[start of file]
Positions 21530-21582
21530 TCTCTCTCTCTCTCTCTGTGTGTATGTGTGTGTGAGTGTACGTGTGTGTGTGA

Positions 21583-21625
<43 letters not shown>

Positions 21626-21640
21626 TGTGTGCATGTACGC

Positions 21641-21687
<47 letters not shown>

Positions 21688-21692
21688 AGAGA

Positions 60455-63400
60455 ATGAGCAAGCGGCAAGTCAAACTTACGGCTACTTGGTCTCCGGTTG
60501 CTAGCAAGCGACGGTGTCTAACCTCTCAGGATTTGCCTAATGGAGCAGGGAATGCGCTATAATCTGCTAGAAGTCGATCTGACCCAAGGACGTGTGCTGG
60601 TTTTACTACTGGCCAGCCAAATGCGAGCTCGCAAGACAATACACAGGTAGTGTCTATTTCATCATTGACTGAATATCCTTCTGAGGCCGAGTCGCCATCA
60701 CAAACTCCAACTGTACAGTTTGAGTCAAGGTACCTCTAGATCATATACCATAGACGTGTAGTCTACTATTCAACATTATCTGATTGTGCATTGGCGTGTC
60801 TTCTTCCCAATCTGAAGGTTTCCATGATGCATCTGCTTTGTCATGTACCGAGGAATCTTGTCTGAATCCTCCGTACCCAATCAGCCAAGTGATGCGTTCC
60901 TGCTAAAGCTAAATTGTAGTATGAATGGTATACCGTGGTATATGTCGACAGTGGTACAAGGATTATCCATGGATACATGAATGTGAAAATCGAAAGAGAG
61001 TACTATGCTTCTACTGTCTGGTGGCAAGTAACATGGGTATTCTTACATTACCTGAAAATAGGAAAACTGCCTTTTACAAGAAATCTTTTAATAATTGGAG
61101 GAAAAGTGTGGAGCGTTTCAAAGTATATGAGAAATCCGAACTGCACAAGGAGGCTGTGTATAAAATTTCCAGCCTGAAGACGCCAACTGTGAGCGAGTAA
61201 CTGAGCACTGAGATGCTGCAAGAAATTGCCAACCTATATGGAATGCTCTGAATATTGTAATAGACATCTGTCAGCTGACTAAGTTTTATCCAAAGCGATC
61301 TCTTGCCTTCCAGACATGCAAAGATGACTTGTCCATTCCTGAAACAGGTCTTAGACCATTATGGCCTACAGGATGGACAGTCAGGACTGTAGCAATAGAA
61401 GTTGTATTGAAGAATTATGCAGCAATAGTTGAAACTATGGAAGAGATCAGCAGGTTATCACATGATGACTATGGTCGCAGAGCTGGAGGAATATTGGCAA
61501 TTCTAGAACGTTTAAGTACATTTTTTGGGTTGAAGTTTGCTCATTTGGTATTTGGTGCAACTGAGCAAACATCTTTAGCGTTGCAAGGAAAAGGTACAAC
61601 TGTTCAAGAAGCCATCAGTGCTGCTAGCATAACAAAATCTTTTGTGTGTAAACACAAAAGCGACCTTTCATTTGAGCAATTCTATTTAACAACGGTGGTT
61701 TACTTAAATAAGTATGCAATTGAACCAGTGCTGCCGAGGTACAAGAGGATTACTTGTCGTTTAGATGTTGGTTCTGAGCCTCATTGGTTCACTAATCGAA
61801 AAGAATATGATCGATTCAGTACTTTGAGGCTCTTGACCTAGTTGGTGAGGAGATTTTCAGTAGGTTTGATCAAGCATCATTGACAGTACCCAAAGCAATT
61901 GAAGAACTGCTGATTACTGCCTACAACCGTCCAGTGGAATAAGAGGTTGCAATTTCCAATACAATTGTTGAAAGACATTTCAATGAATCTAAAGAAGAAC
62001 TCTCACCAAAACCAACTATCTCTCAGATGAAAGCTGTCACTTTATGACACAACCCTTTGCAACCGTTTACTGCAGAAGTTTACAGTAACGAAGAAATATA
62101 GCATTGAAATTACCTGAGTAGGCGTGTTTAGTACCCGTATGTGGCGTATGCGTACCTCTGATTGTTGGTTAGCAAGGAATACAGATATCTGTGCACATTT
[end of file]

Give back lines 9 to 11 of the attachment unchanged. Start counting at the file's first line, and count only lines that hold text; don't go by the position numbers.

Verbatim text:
Positions 21688-21692
21688 AGAGA

Positions 60455-63400